Life in Kodak
06 17 ... 09 19 2017
Opening / Friday June 16th 7pm

Curated by François Cheval, Caroline Lossent, Gilles Mora
Prints : museum Nicéphore Niépce laboratory on Canson Infinity Photosatin premium RC 270g

Exhibition co-produced with the Pavillon populaire, espace d’art photographique de la Ville de Montpellier, with the support of the Ministry of culture – DRAC Bourgogne Franche-Comté and the Friends of the Nicéphore Niépce museum Acknowledgement: Kodak France The George Eastman House, Rochester, USA CECIL (Cercle des conservateurs de l’image latente)

Coloramas, panoramic images in exceptional dimensions were used as early as 1950 to promote the Kodak brand. These 18 metre prints were posted in Grand Central Station in New York and quickly became known as the biggest photographs in the world. They promoted the brand’s cameras and remain the most obvious expression of the post-war American dream with their spectacular, almost surreal scenes.

From 1950 to 1990, the American firm Kodak produced Coloramas : panoramic images that were coloured and printed in monumental sizes (18 metres wide and 5.5 metres high). These brightly coloured, back-lit transparencies were installed in New York City’s Grand Central Terminal. They were replaced every three weeks and became a veritable visual rendezvous for passengers, inspiring much excitement and comment.

These exceptional advertisements went beyond the promotion of Kodak cameras, they depicted a version of a perfect life immortalised by photography. The complex process was entrusted to a few well-known photographers (Ansel Adams, Eliot Porter, Ernst Haas), and mainly to the company’s in-house photographers.

The creation of the panorama proved to be particularly complex. The Colorama was 18 metres wide and 5.5 metres high and each stage of the manufacturing process required the resolution of unprecedented issues, so it was quite an achievement. All of the proportions were off the charts. The complex question of optics was compounded by the limitations of Ektacolor . Traditional panoramic cameras designed for landscapes were adapted and tinkered with by the technicians at Kodak. The developing process required a specific enlarger made at the main factory in Rochester. The whole operation took sixteen hours! The retouching phase was also vast. Faults over a 100 m² space had to be corrected. The final image was made from 41 strips of positive transparencies.

Much more than a panorama, the Colorama was a form of mass entertainment and a monument to fifties optimism. Viewers saw themselves or wished they could see themselves inside this appearance of harmony, these scenes of timeless and endless happiness, where the sky was always blue, nature was always vast and unspoilt, where the family was always together, surrounded by objects that provided well-being and fulfilment.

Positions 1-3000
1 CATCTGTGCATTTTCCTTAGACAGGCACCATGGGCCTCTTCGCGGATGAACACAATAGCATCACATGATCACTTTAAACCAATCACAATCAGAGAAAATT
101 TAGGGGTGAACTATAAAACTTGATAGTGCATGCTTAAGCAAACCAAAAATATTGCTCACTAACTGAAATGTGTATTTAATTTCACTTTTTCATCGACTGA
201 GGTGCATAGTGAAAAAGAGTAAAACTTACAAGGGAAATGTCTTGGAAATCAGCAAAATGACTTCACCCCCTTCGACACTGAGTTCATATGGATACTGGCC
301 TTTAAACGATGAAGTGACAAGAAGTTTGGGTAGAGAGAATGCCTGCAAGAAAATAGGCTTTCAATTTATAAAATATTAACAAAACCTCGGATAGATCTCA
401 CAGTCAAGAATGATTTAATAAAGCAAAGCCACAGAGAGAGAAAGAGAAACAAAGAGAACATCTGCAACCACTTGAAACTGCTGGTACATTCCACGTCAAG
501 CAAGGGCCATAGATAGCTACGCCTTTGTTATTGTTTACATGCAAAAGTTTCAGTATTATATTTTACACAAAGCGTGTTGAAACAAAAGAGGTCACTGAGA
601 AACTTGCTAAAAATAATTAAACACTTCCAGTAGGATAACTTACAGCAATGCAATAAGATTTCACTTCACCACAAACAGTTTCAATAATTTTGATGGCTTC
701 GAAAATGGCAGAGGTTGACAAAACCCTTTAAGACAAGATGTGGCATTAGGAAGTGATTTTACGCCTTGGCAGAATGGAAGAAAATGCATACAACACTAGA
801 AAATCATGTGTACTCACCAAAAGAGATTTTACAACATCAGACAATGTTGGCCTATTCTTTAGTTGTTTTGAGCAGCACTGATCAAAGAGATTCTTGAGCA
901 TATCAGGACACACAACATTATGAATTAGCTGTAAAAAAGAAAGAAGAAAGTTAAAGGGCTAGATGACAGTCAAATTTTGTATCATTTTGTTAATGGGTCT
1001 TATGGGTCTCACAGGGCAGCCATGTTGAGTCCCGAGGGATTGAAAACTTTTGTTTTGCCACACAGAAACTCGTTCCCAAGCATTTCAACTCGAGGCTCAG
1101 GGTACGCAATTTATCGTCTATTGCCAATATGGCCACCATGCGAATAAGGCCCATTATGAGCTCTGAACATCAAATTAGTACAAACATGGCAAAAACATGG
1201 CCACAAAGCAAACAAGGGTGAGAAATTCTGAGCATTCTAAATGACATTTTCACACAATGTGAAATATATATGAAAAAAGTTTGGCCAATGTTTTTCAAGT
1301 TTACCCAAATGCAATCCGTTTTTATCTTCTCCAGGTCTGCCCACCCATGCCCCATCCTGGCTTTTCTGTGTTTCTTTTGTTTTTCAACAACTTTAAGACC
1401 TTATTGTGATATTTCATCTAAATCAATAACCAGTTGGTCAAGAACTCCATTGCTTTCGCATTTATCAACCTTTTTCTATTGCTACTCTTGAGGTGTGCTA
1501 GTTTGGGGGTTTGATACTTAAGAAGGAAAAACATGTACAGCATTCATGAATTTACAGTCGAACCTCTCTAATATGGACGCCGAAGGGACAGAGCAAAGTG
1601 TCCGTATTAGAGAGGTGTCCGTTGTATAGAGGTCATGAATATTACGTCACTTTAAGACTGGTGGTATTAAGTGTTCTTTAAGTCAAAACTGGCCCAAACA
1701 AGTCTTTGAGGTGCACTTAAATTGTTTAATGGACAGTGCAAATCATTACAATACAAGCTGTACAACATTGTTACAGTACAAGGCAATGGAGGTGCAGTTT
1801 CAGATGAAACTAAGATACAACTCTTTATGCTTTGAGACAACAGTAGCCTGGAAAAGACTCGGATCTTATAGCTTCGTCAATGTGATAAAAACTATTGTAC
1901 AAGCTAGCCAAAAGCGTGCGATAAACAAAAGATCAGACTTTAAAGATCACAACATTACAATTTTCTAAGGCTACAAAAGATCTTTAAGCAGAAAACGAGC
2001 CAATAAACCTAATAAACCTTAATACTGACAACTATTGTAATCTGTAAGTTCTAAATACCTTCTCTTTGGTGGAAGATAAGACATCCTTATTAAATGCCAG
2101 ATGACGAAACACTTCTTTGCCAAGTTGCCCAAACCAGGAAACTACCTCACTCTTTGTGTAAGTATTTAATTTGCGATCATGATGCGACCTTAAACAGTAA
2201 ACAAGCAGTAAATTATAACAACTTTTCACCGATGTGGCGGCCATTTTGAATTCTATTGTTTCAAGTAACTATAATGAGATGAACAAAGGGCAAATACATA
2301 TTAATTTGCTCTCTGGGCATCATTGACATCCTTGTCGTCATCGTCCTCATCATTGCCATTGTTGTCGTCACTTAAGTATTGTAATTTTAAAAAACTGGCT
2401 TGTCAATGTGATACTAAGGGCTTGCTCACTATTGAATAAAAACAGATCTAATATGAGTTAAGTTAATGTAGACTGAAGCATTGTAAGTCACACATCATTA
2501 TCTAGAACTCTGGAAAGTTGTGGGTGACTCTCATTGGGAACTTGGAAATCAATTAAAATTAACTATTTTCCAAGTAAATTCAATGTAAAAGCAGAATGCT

Taking its lead from the American Dream, the Colorama affirmed a certain model and the values that went with it: those of the new consumer society.

Each image regurgitated the values of white, Anglo-Saxon, materialistic and patriotic American society, the pioneering myth. It wasn’t until 1967 that African Americans were to appear. The Coloramas were not there to bear witness to American society, but to create an image of serenity that would incite people to buy Kodak products. The naive, fake feel to these scenes was obvious, even appreciated as it provided a break from everyday worries. Just like an episode of a television series, each Colorama was the equivalent of another, the one before and the one after. Featuring a confident materialism and a certain American way of Life, it contributed to the elaboration of a benevolent frame of reference, and the constitution of the collective unconscious. Taking its lead from the American Dream, the Colorama affirmed a certain model and the values that went with it: those of the new consumer society.

Each of the 565 Coloramas produced over a forty-year period was a one-off, and they were all destroyed after use. The prints in this exhibition were made in our museum laboratory, from film from the fifties to the seventies preserved in its collections, in order to carefully reproduce the American firm’s visual marketing.

Publications :
La vie en Kodak
Colorama publicitaires des années 1950 à 1970
Texts : François Cheval and Gilles Mora
Editions Hazan
146 pages
ISBN : 9782754108188